Charles B. Travis and Sylvia (Crosby) Travis

Steuben County, NY

Submitted by PHGS member:  Pam Davis

Charles B. Travis and Syliva (Crosby) Travis

Amasa Travis, the father of the subject of this sketch, was born in Dutchess Co., N.Y., Sept. 29, 1770. He married Dec. 14, 1800. Phoebe Travis, his wife, was also born in Dutchess County, Dec. 25, 1783. Of this union, were born twelve children, three males and nine females, nine of whome lived to maturity. In May, 1801, they moved to Bergen, N.J., staying there four years; thence to Sheshequin, Pa., where they remained one year. At this place Charles B. Travis, their third child, was born, March 22, 1805. From Sheshequin they moved to Howard, in this county, in 1806. Coming through Chimney Narrows, at Corning, they were in great peril, their horses losing their footing in the rapid water, which was several feet in depth on the narrow roadway. Mrs. Travis says "I held my babes, Charles, a year old, and Absalom, three years, and my husband reined the horses safely to land." They were the second family settling in Howard, where they occupied a place which had been in the possession of a Mr. Hovey. He had chopped down about three acres, and had put up a log house, which had only one gable end boarded up; a floor had been laid, except around the fireplace; no ceiling, no doors. Mr. Travis had to return for another load of goods, so they put up a quilt for a door, and rolled a barrel on the bottom of it to keep it secure. Here she remained alone with her babies until the return of her husband, with no neighbors within miles of her. In the night scarce a sound was heard save the shrill piercing cry of the hungry panthers.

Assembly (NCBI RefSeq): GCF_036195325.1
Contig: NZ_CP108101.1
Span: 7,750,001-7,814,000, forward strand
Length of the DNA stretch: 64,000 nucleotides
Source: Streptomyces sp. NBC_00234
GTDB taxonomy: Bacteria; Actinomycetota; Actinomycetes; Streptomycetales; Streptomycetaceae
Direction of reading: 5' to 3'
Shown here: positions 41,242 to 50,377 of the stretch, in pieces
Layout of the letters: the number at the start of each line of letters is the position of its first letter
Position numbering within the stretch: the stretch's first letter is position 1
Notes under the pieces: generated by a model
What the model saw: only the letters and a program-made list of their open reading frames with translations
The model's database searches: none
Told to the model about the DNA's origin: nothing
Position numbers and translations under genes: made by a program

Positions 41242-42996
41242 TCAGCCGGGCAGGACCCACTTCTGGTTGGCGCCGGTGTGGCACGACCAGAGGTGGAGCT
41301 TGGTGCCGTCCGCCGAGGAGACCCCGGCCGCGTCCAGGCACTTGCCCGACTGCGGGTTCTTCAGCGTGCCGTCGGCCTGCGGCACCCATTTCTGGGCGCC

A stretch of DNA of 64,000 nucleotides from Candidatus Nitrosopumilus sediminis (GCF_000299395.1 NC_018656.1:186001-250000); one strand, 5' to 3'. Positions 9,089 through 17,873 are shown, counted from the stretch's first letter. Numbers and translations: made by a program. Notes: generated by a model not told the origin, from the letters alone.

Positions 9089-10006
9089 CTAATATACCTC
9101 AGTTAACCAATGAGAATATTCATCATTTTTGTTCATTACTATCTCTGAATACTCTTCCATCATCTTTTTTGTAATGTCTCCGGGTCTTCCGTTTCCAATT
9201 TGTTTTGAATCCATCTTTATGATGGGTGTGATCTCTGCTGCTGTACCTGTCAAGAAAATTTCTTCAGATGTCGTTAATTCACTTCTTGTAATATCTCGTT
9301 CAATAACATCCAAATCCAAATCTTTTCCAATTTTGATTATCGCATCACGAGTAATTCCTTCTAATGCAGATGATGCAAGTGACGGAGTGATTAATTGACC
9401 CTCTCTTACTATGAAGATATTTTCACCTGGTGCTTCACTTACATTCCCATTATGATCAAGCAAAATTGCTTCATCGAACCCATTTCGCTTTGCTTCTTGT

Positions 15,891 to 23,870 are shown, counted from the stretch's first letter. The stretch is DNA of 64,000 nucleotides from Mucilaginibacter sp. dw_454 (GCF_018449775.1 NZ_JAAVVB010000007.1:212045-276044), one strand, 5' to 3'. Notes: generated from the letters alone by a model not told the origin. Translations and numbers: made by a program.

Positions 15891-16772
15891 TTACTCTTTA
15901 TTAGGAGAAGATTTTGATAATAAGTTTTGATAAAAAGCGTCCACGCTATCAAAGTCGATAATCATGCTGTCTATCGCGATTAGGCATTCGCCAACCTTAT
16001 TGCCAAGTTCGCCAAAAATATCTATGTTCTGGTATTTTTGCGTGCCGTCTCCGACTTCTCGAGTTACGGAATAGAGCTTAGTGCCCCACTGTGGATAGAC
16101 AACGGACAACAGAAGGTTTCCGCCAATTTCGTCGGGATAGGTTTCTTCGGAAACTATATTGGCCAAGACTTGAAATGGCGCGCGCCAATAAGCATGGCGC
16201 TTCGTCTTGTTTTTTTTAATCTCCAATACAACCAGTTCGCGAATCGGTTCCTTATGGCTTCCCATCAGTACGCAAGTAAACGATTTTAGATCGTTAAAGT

They stayed in this place about one year, and then removed to Howard Flats, where they lived from 1806 to 1818, twelve years. Mrs. Travis was a woman of wonderful genius and physical energy, and literally almost provided for and sustained a large family by her own labor, while her husband was felling the forest-trees and clearing a place for a home. She cut and made a coat worn by Seth Rice, the first Supervisor of the town of Howard. Knowing her superior abilities as a spinner and weaver, Judge Hornell said to her that if she would spin and weave a piece of cloth to compete for a premium at Bath, and it took the premium, he would make her a present. She made the cloth; took the premium at the fair, and the judge made her a present of a two-year-old heifer.

Mrs. Travis still resides on Travis Creek, in Canisteo, with her daughter, in good health, at the advanced age of ninety-five years.

Chas. B. Travis was married Jan. 28, 1834 to Sylvia Crosby, daughter of Richard Crosby and Hannah Baker, sister of Honorable Jeremiah Baker. This marriage was blessed with eight children, --Solomon, Amasa, John C., Wesley, Cynthia M., Eleanor M., Samuel, and Nelson C.

Mrs. Hannah Travis was born April 6, 1811. Mr. and Mrs. Travis settled on Travis Creek, in Canisteo, in an unbroken wilderness, and the flourishing settlement on the creek bearing their name is a result of their hard labor—unintermitting labor—and praiseworthy economy.

Mr. Travis and his sons now own about nine hundred acres in the vicinity of the old homestead. Mr. and Mrs. Travis, in the possession of health, enjoy the fruit of their industry on their well-tilled farm in the pleasant valley. Both have been consistent and active members of the Methodist Episcopal Church, for over fifty years, and their house has ever been the home of the itinerant.

Mr. Travis in early life was a Jackson Democrat, but latterly has been identified with the Republican party.

*The above information was obtained from the History of Steuben County, New York, Clayton (1879).
 

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